Brothers ordered to pay back Â£167,650 of modern slavery gains
Two brothers who trafficked vulnerable men from Poland to work in a Sports Direct warehouse have been ordered to pay back Â£167,650.50 in criminal gains.
Following an investigation by Nottinghamshire Police, Erwin and Krystian Markowski were jailed for six years each in January 2017 for conspiring to arrange or facilitate travel with a view to exploitation, under the Modern Slavery Act, and conspiring to commit fraud by false representation, under the Fraud Act.
They were also made the subjects of the county’s first 10-year Slavery and Trafficking Prevention Order on release from prison.
The pair lured 18 men to work at the sports retailer’s Shirebrook warehouse, subjecting them to poor working conditions, including body searches and pay below the legal minimum.
They took their passports from them and opened bank accounts on their behalf, withdrawing most of their income.
Enquiries made by Financial Investigators (FIs) at the East Midlands Special Operations Unit (EMSOU) found the siblings had made a considerable amount of money out of their victims, evidenced in money paid into UK bank accounts during their six years of offending between, August 2010 and August 2016.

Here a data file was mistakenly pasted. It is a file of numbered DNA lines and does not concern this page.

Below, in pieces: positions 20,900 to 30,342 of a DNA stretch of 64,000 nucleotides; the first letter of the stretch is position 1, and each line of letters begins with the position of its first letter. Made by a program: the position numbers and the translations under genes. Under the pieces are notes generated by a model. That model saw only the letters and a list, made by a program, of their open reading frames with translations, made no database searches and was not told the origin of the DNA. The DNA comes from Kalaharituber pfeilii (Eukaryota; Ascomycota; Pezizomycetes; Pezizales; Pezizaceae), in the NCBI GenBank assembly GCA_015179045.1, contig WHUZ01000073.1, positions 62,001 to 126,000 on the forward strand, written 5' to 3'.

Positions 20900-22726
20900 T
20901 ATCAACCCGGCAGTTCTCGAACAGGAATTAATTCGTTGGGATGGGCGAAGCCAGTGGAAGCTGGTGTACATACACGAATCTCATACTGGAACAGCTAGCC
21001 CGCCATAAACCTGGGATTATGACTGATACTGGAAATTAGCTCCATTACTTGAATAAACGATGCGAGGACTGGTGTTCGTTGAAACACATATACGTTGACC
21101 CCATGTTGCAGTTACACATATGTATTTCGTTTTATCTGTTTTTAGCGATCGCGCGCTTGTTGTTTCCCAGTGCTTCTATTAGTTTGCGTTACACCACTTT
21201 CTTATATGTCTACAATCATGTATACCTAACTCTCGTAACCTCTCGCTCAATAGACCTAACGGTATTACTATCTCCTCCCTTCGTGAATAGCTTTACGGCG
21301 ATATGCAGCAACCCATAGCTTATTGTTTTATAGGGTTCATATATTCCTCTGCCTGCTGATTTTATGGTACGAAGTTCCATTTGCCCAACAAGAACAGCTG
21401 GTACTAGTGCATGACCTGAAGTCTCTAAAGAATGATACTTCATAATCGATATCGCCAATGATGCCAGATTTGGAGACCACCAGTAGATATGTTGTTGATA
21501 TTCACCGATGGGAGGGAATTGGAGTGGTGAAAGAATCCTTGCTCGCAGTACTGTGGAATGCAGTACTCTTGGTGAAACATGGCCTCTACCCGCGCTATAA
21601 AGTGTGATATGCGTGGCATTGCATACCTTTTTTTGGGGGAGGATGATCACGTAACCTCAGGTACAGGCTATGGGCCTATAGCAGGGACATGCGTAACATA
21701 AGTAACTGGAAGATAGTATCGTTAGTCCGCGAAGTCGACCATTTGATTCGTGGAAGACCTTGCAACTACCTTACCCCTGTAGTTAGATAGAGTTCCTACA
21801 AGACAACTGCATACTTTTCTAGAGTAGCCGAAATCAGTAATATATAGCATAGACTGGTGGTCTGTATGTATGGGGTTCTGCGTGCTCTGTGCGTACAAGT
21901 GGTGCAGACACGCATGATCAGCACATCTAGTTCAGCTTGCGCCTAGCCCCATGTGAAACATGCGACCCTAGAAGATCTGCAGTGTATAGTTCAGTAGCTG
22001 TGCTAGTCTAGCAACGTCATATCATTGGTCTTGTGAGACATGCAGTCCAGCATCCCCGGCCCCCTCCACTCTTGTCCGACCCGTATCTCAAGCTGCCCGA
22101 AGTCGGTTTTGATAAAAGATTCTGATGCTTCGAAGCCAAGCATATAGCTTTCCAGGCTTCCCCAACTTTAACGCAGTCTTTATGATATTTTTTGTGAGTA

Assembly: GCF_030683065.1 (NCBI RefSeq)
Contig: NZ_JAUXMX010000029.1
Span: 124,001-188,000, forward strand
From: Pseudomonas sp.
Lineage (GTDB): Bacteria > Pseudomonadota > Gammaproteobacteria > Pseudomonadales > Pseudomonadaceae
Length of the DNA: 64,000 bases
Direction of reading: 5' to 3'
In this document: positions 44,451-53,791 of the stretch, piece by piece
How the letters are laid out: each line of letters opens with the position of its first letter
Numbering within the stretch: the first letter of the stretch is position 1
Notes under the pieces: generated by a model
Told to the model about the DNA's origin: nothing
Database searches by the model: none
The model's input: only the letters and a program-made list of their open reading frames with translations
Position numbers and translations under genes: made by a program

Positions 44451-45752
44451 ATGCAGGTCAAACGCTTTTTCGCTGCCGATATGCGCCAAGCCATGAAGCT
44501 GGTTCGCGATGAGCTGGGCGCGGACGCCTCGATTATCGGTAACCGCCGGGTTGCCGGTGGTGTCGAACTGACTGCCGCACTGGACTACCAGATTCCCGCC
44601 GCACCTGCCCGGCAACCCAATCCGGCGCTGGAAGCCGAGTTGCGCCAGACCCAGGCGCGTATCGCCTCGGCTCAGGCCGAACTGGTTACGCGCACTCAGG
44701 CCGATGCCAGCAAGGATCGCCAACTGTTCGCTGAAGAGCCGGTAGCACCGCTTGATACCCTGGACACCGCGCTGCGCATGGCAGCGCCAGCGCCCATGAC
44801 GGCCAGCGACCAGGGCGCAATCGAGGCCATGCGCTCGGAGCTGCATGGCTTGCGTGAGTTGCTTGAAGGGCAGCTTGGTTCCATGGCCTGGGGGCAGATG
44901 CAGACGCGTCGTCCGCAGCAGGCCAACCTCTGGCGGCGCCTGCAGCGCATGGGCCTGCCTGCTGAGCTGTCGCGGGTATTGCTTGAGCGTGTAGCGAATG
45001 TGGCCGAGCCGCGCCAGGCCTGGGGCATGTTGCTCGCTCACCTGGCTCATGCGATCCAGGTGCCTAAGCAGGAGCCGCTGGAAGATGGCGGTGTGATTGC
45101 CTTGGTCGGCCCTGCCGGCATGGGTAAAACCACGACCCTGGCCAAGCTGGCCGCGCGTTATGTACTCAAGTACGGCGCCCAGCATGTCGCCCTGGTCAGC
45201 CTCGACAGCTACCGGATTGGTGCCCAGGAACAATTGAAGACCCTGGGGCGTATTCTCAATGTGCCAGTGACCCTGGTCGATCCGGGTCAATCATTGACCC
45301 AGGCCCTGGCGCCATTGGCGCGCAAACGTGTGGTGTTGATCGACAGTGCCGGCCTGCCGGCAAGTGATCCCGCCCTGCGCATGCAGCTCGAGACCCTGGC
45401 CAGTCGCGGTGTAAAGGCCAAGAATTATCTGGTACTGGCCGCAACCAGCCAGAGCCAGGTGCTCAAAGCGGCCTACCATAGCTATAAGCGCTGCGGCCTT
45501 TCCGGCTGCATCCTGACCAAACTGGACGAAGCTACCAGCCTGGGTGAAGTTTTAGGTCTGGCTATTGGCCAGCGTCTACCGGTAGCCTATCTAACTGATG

Krystian had also transferred tens of thousands of pounds to his mother’s Polish bank account.
Intelligence sought from overseas revealed both defendants were also the sole proprietors of properties in Poland — assets they had failed to declare.
At Nottingham Crown Court on Friday 19 January 2018 the following Confiscation Orders, under the Proceeds of Crime Act 2002, were granted:
* Krystian, aged 36, was found to have benefited £184,280 from his criminal exploits and was ordered to repay £97,650.50.
* Erwin, aged 39, was deemed to have benefited by £122,306 and must repay £70,000.
Both must pay off this ‘debt’ within three months or Krystian Markowski will face a face a further 15 months in jail and Erwin Markowski will face another 12 months.
A total of £4,166 of the money will be used to compensate the two traceable victims of the Markowskis, taking into consideration their loss of earnings. The remainder will be invested in policing.
FI Dawn Colorado, from EMSOU’s Regional Asset Recovery Team, said: “With assistance via gateways enabled by the European Convention we were able to identify and evidence assets held outside of our jurisdiction.
“Both defendants initially denied having interest in any property in Poland, but when served with copies of the official Polish Land Registry documents they were unable to argue.
“This case is a great example of the routes and channels we make good use of as investigators and the reach they afford us.
“If you’ve got it, we will find it — no matter where you try to hide it.”